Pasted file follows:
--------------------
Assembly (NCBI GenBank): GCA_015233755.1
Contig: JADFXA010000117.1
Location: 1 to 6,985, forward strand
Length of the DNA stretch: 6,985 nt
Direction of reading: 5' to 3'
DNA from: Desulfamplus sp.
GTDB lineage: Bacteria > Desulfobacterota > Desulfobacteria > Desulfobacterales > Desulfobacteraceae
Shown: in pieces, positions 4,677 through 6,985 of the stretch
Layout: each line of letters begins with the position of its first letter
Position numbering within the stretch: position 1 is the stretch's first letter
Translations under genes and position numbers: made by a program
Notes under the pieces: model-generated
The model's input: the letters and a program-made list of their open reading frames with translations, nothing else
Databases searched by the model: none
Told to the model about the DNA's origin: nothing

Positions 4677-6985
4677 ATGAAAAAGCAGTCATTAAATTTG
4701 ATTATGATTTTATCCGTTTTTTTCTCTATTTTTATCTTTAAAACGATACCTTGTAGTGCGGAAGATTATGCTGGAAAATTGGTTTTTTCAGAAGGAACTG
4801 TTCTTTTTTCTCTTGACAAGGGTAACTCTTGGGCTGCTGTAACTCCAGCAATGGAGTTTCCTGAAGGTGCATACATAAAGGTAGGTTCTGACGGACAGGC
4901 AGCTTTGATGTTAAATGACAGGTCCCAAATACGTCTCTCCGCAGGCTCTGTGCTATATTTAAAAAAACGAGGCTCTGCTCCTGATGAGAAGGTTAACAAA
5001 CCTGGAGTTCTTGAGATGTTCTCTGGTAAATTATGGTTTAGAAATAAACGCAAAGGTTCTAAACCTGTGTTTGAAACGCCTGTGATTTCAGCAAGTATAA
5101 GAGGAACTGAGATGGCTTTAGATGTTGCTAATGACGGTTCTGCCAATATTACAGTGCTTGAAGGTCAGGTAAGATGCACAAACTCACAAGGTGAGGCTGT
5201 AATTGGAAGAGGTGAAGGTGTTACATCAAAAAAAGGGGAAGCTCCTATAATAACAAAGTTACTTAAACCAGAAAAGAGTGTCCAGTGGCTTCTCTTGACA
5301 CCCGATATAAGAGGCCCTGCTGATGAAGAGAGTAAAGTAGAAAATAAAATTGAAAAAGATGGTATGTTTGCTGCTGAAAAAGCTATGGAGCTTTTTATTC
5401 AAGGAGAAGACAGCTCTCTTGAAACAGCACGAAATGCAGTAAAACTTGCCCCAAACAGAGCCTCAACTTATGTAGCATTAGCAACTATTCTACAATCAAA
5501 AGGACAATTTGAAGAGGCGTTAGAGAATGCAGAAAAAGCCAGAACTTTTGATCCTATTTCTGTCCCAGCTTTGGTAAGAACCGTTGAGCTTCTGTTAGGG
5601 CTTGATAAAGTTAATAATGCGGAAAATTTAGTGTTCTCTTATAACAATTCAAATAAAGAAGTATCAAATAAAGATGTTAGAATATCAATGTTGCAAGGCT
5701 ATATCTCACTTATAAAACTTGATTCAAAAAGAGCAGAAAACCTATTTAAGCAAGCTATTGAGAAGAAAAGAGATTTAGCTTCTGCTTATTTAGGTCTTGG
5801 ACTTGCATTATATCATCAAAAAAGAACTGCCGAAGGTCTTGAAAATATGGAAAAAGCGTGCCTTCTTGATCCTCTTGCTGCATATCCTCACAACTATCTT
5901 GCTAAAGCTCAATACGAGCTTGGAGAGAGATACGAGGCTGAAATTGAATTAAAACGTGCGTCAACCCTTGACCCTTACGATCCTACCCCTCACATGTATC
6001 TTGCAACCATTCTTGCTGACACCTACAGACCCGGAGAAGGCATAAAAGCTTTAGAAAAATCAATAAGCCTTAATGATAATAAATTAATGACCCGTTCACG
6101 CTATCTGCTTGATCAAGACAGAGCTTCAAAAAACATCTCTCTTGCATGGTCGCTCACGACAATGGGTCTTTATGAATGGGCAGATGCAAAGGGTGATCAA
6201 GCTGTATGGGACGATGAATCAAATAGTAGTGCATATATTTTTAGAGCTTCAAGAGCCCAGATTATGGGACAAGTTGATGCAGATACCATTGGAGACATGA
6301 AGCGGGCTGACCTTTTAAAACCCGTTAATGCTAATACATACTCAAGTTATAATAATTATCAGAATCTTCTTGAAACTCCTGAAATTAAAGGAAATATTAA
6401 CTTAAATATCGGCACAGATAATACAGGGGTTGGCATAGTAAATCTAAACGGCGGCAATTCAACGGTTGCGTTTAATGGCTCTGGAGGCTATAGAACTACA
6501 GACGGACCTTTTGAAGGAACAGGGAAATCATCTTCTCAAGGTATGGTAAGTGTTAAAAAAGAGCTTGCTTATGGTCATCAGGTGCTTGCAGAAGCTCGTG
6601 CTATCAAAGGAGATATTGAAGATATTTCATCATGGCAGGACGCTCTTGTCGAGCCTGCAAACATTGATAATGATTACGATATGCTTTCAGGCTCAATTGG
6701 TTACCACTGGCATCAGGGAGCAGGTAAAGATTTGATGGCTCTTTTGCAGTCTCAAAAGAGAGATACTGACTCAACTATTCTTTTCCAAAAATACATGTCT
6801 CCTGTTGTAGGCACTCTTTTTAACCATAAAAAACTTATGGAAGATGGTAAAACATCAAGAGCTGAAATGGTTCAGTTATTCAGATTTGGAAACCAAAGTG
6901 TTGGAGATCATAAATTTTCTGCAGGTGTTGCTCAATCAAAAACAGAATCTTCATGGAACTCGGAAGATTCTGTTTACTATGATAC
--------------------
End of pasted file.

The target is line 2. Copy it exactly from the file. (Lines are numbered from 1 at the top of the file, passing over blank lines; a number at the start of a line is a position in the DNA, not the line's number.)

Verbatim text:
Contig: JADFXA010000117.1